Here is Pastor Piper speaking at the ‘Stop the Islamic School Rally’ in Penrith’ in May 2017.

Another YouTube video, his presentation ‘Incompatibility of Islam & Christian / Western values’ at an Australian Christian Nation Association’s forum (apparently hosted by Fred Nile in 2016), has been removed for violating YouTube’s policy on violent or graphic content.

FIRIS’ concerns after viewing the website of Liberty Baptist Church and the YouTube videos mentioned above, formed the basis of a complaint to the Minister for Education regarding the ongoing approval for Liberty Baptist Church to provide SRE in NSW Government schools. FIRIS questioned such approval given Pastor Piper’s activities and the messages promoted by him in the context of the Multicultural NSW Act 2000 and numerous Department of Education frameworks, policies and procedures, including the Values in NSW Public Schools Policy, the Multicultural Education Policy, the Controversial Issues in Schools Policy, the Community Use of School Facilities Policy, and the Wellbeing Framework.

See below for a copy of FIRIS’ letter to the Minister.

Please note that some screenshots from Pastor Piper’s ‘Incompatibility of Islam & Christian / Western values’ presentation included in this letter to the Minister have been censored due to their graphic and violent content, including beheadings, executions, and female circumcision. However, in order for readers to have an idea of the content of the images used in Pastor Piper’s YouTube video, the censoring is kept to a minimum, and therefore FIRIS still feels that it is necessary to warn readers to exercise their own discretion before viewing page seven (7) of the letter to the Minister.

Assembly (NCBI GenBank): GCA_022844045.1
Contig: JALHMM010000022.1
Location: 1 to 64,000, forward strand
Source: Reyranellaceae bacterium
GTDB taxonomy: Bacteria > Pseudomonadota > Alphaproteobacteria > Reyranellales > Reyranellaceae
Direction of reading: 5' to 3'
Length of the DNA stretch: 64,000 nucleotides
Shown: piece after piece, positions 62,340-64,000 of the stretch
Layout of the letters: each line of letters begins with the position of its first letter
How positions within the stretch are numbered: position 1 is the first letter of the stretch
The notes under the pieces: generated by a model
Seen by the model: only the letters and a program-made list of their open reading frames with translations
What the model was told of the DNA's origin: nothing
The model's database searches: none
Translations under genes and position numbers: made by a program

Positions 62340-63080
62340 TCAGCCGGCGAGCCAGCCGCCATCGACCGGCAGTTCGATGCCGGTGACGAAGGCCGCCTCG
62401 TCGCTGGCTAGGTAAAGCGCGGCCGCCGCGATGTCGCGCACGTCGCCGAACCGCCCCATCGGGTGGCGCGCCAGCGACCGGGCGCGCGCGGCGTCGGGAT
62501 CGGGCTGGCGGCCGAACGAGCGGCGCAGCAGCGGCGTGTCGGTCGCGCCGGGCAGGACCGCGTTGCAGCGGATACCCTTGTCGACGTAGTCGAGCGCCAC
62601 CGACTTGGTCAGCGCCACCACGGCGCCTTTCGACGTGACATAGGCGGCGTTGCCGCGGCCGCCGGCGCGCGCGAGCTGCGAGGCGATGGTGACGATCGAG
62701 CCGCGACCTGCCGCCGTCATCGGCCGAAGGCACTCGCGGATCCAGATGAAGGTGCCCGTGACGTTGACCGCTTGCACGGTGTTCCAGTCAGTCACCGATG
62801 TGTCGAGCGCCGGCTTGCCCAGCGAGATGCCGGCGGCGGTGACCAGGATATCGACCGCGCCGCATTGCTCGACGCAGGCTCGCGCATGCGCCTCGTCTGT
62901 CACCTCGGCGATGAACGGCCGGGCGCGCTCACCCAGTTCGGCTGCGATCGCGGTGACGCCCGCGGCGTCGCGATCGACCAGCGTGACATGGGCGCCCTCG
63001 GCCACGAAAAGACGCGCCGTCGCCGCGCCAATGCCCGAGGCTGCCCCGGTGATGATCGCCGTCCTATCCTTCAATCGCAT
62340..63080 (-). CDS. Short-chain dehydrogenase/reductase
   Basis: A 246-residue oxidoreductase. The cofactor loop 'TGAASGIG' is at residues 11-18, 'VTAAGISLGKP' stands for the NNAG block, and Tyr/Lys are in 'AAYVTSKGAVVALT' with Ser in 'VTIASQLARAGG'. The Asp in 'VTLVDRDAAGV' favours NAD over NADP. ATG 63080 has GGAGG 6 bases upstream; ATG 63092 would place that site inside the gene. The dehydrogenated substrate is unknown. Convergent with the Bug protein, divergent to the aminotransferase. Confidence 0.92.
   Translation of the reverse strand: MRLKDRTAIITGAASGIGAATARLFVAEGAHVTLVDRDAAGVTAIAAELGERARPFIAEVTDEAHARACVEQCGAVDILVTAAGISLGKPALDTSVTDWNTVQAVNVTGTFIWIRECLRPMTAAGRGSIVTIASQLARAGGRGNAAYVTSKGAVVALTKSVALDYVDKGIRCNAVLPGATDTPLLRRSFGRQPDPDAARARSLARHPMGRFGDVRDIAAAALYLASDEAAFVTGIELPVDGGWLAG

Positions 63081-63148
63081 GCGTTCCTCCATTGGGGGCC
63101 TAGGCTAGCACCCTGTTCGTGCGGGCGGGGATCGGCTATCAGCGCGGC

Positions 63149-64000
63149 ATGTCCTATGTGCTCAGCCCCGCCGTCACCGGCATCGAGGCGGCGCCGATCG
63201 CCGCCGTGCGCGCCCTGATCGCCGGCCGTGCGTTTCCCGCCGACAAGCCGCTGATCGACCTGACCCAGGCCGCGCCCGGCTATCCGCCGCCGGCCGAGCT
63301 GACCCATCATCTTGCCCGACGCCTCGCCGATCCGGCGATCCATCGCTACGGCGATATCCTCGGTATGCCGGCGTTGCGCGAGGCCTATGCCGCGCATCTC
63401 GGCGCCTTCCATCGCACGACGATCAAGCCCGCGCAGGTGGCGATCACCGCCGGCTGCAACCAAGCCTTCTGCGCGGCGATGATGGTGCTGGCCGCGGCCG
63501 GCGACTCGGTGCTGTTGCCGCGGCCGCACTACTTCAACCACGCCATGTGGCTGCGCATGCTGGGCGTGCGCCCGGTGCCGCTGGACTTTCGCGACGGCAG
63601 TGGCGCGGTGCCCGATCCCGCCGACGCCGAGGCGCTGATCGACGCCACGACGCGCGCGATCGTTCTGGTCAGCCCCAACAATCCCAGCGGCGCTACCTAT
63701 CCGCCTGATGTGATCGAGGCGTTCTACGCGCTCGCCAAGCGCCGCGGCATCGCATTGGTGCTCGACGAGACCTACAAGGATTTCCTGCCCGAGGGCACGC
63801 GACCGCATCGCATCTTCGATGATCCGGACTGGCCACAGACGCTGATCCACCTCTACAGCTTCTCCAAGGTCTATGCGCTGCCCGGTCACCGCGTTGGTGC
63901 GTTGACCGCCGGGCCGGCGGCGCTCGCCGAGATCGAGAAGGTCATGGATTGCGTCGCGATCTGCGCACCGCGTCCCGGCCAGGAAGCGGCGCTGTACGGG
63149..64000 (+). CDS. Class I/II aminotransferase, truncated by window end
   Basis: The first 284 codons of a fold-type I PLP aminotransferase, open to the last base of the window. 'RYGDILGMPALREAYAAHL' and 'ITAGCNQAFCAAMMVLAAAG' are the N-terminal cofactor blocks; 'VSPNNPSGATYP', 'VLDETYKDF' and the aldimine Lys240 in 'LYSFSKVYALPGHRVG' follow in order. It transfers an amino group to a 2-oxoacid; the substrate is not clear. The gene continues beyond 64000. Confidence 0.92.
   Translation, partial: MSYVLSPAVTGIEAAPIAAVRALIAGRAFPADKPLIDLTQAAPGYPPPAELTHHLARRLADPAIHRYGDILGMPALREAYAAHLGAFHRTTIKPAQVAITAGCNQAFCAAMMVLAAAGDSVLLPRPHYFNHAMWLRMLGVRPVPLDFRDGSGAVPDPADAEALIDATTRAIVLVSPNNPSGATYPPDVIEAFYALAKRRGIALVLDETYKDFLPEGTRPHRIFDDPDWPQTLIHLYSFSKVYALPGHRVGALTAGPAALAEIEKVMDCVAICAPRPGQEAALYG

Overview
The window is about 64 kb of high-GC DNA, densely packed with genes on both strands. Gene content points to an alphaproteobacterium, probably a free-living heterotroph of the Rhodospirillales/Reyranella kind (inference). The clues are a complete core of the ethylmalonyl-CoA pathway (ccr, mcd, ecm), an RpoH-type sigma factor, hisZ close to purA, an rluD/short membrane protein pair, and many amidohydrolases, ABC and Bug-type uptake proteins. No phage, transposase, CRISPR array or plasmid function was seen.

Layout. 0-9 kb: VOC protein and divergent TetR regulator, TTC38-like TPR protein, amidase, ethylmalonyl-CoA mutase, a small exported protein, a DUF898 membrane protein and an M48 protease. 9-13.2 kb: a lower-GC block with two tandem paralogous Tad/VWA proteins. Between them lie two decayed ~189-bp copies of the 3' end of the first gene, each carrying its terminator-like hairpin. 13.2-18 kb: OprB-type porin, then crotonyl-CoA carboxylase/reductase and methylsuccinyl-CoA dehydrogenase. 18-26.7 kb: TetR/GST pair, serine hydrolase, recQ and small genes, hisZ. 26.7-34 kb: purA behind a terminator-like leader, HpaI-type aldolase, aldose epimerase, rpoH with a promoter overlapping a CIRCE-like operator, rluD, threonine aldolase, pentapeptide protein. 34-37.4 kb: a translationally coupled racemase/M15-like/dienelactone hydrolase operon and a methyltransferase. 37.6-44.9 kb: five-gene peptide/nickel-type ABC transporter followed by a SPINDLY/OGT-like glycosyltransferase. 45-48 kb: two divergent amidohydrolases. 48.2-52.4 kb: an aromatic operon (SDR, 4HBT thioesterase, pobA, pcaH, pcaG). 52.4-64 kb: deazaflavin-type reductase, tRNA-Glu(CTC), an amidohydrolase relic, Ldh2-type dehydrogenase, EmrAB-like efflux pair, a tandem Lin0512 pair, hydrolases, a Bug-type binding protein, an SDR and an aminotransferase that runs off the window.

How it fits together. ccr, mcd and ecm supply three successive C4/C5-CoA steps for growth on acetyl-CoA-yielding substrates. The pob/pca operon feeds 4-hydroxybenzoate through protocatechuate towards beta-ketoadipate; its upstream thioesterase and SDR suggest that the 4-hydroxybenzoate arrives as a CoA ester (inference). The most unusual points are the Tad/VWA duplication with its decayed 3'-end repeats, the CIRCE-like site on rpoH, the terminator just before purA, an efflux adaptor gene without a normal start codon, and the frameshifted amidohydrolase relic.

Download (PDF, 816KB)

SRE apologists might try and defend Liberty Baptist Church by claiming that what Mr Piper thinks is not a problem because its SRE instructors are required to follow the SRE curricula authorised by Liberty Baptist Church, including the Sydney Anglican’s Connect curriculum. However, the problem with Liberty Baptist Church’s approval to provide SRE to NSW public school students is what the Department does not tell parents and caregivers is allowed to occur during SRE lessons.

The following statement was provided to FIRIS by the Director responsible for SRE:

SRE and VSA volunteers may inform the students who participate in that SRE class or VSA group of related extra-curricular activities including local church groups.

This statement does not seem to be present in any documents published by the Department related to the provision of SRE. This fact in itself demonstrates a profound lack of respect by the Department for the rights of parents and caregivers to informed choice and decision making.

In consideration of the messages their children might be exposed to by attending extra-curricular activities provided by Liberty Baptist Church, the Minister’s approval for Liberty Baptist Church to use NSW public schools as a means to attract young people to his church should be of grave concern to parents and caregivers.

Furthermore, the foreseeable risk that representatives of Liberty Baptist Church will not stick to the curriculum is high given that it has been reported that Pastor Piper was asked to stop teaching religion classes at Macarthur Girls High School in Sydney’s west in 2005 after a Muslim student complained about his comments on the Quran.

However, in the longstanding tradition of the Department of Education’s underachieving in the area of risk management when it comes to SRE, despite the information presented to the Minister regarding the activities of Pastor Piper, his departmental representative responded by stating: –

Liberty Baptist Church is an approved provider and has met the current requirements to maintain approval.